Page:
* Statistics from Natural England (2009) Childhood and Nature: a survey on changing relationships with nature across generations. http://www.naturalengland.org.uk/Images/Childhood%20and%20Nature%20Survey_tcm6-10515.pdf

And Play England: August 2011 (a third have never climbed a tree and one in ten can’t ride a bike)

The Trust has launched a two-month inquiry taking evidence from leading experts and the public to look at how we can reconnect this and future generations of children with the natural world.

The National Trust is working alongside Arla, the NHS Sustainable Development Unit and film-makers Green Lions, to organise a summit this summer to bring together a range of experts to develop a roadmap for reconnecting children and nature.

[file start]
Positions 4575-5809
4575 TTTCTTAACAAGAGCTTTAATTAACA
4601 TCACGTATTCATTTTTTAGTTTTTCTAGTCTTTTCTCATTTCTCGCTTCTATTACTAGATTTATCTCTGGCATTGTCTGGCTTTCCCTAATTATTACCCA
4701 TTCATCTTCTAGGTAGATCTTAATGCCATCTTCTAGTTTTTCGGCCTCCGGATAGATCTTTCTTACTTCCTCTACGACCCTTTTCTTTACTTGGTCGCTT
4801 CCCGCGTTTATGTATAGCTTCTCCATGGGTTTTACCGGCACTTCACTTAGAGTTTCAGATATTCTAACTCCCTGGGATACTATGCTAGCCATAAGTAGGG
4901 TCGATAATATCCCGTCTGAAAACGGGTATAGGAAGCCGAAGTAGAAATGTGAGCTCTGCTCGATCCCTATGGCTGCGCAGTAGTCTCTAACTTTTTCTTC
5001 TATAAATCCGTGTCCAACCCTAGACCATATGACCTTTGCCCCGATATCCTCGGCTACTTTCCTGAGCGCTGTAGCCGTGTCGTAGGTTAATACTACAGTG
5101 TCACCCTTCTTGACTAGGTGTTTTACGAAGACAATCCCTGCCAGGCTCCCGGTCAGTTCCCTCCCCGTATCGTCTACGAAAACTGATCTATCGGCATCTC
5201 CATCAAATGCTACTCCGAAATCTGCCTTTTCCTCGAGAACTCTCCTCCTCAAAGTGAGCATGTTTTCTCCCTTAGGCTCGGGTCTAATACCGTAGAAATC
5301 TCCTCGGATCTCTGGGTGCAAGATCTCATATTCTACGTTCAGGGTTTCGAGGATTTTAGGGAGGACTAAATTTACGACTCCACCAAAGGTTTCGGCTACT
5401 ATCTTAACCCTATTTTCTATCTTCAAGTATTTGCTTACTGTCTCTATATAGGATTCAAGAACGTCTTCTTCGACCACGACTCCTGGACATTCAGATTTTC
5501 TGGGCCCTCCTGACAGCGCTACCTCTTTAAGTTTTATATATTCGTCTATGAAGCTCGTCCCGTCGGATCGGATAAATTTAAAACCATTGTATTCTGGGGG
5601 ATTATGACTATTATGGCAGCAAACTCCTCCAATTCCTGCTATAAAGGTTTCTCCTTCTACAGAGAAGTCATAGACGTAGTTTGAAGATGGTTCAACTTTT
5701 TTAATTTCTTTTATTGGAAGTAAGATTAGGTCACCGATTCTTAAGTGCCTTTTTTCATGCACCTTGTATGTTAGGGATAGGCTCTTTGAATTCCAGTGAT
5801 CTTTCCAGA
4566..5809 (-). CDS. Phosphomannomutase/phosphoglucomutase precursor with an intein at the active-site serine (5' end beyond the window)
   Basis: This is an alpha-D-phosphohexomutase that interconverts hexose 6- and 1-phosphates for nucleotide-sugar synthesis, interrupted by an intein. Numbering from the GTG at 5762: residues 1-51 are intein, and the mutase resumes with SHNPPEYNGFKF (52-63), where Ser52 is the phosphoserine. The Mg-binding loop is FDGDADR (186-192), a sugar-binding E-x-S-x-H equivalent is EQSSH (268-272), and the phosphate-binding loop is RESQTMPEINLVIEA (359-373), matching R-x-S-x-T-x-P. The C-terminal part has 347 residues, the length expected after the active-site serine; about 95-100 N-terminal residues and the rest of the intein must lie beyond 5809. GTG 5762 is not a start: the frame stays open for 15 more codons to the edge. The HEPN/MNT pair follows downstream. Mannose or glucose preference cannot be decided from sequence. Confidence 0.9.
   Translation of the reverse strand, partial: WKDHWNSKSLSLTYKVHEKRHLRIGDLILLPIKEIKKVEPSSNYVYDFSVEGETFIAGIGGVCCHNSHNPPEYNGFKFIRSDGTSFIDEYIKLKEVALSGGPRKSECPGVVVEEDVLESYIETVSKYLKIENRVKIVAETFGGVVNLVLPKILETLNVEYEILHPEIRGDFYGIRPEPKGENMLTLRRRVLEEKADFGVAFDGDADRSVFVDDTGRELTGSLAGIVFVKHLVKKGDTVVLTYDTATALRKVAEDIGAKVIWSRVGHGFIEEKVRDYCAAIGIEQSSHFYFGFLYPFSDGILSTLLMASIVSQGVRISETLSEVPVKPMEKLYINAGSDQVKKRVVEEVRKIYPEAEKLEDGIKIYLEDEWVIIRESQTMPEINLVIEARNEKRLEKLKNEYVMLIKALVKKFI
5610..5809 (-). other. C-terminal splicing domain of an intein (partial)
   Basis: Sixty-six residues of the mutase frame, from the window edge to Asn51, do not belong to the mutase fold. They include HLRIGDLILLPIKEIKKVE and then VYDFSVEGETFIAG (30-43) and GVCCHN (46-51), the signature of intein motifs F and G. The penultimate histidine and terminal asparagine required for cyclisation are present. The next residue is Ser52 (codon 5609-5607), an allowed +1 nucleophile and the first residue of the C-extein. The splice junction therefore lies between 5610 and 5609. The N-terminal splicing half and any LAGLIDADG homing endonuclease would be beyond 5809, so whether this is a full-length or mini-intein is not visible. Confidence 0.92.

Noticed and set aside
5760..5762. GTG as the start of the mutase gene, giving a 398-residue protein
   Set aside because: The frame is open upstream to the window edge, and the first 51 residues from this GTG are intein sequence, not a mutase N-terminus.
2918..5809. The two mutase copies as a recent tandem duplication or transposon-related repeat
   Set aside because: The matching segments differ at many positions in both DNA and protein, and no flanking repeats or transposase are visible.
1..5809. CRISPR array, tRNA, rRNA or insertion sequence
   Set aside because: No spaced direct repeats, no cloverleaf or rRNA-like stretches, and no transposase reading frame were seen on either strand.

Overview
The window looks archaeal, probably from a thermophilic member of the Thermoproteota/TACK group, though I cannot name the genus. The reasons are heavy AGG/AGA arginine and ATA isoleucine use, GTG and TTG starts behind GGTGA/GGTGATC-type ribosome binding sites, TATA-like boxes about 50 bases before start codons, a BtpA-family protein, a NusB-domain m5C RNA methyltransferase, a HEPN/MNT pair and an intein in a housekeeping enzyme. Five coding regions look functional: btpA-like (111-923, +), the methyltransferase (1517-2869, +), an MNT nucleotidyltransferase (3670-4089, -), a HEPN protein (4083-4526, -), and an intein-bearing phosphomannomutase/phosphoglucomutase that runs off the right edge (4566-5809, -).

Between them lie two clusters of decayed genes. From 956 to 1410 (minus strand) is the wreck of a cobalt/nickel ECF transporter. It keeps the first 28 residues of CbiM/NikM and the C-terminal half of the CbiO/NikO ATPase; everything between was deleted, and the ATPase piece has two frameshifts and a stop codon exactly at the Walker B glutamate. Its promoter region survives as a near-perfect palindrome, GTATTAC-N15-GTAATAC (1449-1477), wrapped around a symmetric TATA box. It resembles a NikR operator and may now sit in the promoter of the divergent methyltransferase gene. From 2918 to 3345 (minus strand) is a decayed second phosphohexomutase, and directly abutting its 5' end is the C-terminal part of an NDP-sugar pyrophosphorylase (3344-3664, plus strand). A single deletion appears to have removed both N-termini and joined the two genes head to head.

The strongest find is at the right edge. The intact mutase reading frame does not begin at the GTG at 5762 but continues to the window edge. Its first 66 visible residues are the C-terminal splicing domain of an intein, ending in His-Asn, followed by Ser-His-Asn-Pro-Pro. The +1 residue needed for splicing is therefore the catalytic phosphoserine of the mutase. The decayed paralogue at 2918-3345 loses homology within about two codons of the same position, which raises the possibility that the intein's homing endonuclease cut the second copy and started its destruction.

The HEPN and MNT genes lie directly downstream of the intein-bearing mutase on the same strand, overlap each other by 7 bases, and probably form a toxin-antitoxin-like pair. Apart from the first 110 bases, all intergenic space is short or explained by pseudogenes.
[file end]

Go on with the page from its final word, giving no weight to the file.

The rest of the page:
There are many ways that people can get involved in the inquiry. More information about the inquiry can be found at www.nationaltrust.org.uk/naturalchildhood including details of how to contribute to the inquiry.

There will also be a twitter feed @outdoor_nation, where we will be using the hashtag #naturalchildhood to keep the debate and ideas flowing and an email address outdoor.nation@nationaltrust.org.uk. The inquiry will close on 25 May 2012.


National Trust comment on the ‘Give it back, George’ campaign

A National Trust spokesman said: “It’s clear that these proposals could have an impact on the charitable sector and need a serious re-think. On one hand the Government is keen to encourage philanthropic giving, but, on the other, these proposals seem to work against that.

“The National Trust has several major donors but they, like the hundreds of thousands of people who donate small amounts to our appeals every year, are motivated by the cause they give to.”

Full campaign info is at: http://giveitbackgeorge.org/